(CNN) -- Chadwick Boseman has every reason to feel good as "Get On Up" opens in theaters.
Reviews are strong for the Tate Taylor-directed James Brown biopic as a whole, but critics have been particularly pleased with Boseman, who's managed to transform himself into the late Godfather of Soul.
"Whatever else one may fault about 'Get On Up,' one thing that's faultless is its star, Chadwick Boseman, who plays Brown from age 16 to 60 with a dexterity and invention worthy of his subject," praised Variety.
Entertainment Weekly, which thought "Get On Up's" PG-13 take is too sanitized, was quick to add that "the best thing the movie has going for it is Chadwick Boseman's live-wire channeling of Brown."
Such words are likely comforting for Boseman, who, after portraying baseball icon Jackie Robinson in 2013's "42," was hesitant to take on another biopic, let alone one for a man as seminal as James Brown.
"When I first saw the script, I was like, I'm not even going to open it up and read it. There's no way I'm playing James Brown," he told the "Today" show, adding that he knew the work it would take to accurately portray The Hardest Working Man in Show Business.
"I had to do a lot of soul-searching before I took it on," Boseman admitted to EW. "Because to me, nobody should be playing James Brown."
According to The Hollywood Reporter, director Taylor, who had another summer hit in 2011 with "The Help," spent two months convincing 32-year-old Boseman to take the part.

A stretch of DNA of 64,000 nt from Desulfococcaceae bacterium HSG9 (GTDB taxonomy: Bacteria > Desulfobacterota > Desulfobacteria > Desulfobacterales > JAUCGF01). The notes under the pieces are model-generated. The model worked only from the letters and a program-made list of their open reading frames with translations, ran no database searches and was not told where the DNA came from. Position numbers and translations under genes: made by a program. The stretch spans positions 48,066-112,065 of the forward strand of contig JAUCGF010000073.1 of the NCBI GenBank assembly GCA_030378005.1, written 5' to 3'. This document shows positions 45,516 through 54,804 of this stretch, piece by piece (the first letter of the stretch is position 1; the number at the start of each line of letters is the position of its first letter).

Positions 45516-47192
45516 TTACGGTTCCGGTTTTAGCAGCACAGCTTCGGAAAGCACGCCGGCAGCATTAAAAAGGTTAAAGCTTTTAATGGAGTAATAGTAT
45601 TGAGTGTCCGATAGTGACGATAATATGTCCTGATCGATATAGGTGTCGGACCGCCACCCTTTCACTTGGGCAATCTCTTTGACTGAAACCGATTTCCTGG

"I realized that first and foremost, I had to find a brilliant actor," Taylor told THR. "It's easy to gravitate toward the costumes and the dancing, but I just realized that somebody was going to have to play a 63-year-old, and that's what I had him read for. So I just searched for an actor with skill, and Chadwick was the guy."
To a certain extent, telling Brown's story wasn't dissimilar to telling Jackie Robinson's. In both instances, Boseman had to put in hours to effectively portray game-changing talent. Those dance moves you've seen him do in the "Get On Up" trailers? The result of five-hour practice sessions five days a week, not to mention what he put in during his downtime. "I was obsessed with it," Boseman told "Today."
The effort appears to have paid off as "Get On Up" opens Friday, and some are already eyeing Oscar season.
"As much as I hate using the O word seven months before the Academy Awards," said Time magazine critic Richard Corliss, who credited Boseman with "carrying and lifting 'Get On Up' to its most impressive heights," "I'm obliged to predict an aisle seat for Boseman on Oscar night."